A timely reminder of how valuable an outsider’s perspective can be

Community Energy Scotland’s annual conference offered a timely reminder of how valuable an outsider’s perspective can be.  It was reported on some research into how different countries are taking forward the development of renewable energy. The study looks at several European countries including Scotland, as well as five states in America. The most striking feature... Read more ›

First there was an island – then there was a boat

Shiants 2
“First there was an island – then there was a boat”, so begins a poem by Shetland writer Laureen Johnston.  Since owning my first boat at the age of eleven, I have been an obsessive explorer of islands, the smaller and more remote the better.  Once, in the grip of a sudden attack of aquatic... Read more ›

‘On these isles’

Lawrence has a 7am coffee break after feeding cattle.
‘On these isles’ is a project by photographer Ed Smith, whom we had the great pleasure of meeting when visiting the Island of Eigg. Ed has spent large periods of time on Eigg and other Inner Hebridean isles capturing life there in pictures. Have a look at more of his images and this project at... Read more ›

A gaelic song

Mary Jane Lamond, Jo Royle and Julie Fowlis Video by Ruth Little

Cape Farewell – we know what to do, can art help us get on and do it?

The following is an excerpt from Sara Parkin’s article found on the Forum for the Future website. …I was fortunate enough to join the crew for one week of a four week tour of Scottish Islands, starting with Skye and Canna before crossing the Minch to Mingulay, Barra and South Uist. The weather was kind,... Read more ›

Islands and Visions

Eigg Barbecue on Song of the Whale
There is a sea view when travelling from Eigg to Mallaig where you have a 360° vision of the Small Isles, Skye, the mountains of Scotland, Mull and, far into the distance, the Outer Hebrides. At 6 am yesterday the grey of the sea bled into the numerous blues of the mountains all dramatised by... Read more ›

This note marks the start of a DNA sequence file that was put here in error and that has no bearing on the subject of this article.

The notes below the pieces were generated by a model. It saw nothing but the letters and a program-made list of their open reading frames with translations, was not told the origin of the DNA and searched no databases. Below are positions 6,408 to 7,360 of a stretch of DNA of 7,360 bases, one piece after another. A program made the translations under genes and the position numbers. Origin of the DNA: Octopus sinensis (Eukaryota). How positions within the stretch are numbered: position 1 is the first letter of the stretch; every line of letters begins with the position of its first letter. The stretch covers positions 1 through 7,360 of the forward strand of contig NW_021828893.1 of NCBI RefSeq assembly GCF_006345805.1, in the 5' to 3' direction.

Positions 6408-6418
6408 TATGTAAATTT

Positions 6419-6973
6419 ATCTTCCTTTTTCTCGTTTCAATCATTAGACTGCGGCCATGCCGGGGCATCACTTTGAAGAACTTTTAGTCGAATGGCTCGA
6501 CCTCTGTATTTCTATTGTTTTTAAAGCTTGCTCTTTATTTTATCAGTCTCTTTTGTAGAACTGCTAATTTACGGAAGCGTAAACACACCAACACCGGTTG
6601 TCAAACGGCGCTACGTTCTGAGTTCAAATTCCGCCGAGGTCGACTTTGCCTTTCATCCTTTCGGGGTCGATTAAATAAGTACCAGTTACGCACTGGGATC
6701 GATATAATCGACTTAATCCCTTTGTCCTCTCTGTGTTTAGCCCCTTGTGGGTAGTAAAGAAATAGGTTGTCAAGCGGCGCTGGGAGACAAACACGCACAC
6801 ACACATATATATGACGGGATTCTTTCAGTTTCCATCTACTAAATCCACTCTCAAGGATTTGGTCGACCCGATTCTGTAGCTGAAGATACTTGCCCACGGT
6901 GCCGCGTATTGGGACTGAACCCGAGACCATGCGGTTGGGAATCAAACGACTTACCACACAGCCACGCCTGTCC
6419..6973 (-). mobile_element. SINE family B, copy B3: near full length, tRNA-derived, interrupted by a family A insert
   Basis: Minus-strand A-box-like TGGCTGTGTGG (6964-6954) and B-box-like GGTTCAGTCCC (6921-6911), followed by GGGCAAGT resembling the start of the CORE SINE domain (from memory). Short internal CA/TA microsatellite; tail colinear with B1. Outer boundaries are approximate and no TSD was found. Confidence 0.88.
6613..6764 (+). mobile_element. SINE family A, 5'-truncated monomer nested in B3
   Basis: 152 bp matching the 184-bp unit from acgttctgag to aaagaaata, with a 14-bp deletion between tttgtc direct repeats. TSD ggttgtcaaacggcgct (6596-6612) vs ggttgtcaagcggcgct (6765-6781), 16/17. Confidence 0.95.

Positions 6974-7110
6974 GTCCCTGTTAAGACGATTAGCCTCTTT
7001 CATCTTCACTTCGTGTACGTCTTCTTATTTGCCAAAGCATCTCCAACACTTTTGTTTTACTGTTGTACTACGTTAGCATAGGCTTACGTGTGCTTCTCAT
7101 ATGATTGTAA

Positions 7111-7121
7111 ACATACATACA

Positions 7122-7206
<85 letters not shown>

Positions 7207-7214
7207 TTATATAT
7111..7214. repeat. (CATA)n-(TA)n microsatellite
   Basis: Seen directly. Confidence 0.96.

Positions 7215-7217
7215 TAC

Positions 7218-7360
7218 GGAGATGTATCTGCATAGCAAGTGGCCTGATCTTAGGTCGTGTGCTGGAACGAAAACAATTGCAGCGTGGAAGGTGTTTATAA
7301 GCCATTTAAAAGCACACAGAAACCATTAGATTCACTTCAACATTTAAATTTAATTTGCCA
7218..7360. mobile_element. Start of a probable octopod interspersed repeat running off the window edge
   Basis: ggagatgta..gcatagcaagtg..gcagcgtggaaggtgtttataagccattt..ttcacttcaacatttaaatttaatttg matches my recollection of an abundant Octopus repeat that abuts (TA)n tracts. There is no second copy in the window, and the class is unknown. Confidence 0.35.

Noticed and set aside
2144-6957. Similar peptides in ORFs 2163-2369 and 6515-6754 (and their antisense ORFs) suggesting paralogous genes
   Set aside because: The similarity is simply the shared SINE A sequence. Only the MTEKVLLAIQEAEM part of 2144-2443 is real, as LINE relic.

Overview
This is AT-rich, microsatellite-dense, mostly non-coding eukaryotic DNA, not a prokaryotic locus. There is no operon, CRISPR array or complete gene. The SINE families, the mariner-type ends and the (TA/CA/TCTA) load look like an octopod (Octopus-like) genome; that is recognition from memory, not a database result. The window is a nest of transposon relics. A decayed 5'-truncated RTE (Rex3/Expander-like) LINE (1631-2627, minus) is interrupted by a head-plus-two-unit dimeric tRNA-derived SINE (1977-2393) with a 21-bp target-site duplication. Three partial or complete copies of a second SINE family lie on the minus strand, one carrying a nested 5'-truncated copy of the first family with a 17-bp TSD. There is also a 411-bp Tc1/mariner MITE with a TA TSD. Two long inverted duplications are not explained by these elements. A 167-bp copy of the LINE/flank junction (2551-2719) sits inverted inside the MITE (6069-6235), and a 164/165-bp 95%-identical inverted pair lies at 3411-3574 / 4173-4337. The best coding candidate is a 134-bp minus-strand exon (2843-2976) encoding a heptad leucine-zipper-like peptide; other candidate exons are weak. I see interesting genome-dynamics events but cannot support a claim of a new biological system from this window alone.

Annie Cattrell and Jo Shapcott in conversation about week 4 of the expedition

Annie 1
JS Annie, what is it about islands? AC I like the fact that there’s a larger proportion of sea than land mass visible. There appears to be a completeness and self-sufficiency about the individual islands even though they are all distinctly different. There seems to be a big distinction between uninhabited and inhabited islands –... Read more ›


Photo by Sion Parkinson
(1) On the crossing from Ullapool to Stornaway on the Calmac, I wrote myself a list of rules, a set of behaviours that would concentrate my efforts, or assuage any guilt from any feelings of impotence, in my seven days aboard the ship. (1.1) Rules: (1.1.1) Take photographs, more than you need to, get in... Read more ›


Cotton Grass marking  Dwelling Rona
It was my birthday when I went to Rònaidh first. A place I wanted to see since I was little but I had always missed the boat. It is about forty miles north of my house near the Butt of Lewis. I went on the sixth of August aged thirty eight on the yacht ‘Song... Read more ›

Mary Arnold-Forster

Skye architect Mary shows the house of Fred Taylor she designed and reflects on the progress on Eigg and other green based aspirations for the islands architecture and energy supply.   Video shot by David Buckland     Sketches by Mary Arnold-Forster

Farewell and Ahoy: Log of a Voyage

Photo by Mary Smith
“Back in the kitchen.  A new group has joined Song of the Whale. There is an overlap of crew, Cape Farewell folk, and the artists and scientists who will sail together this coming week. They are planning to sail to North Rona, the Shiants and the coasts of Skye. But I’ve left the ship though... Read more ›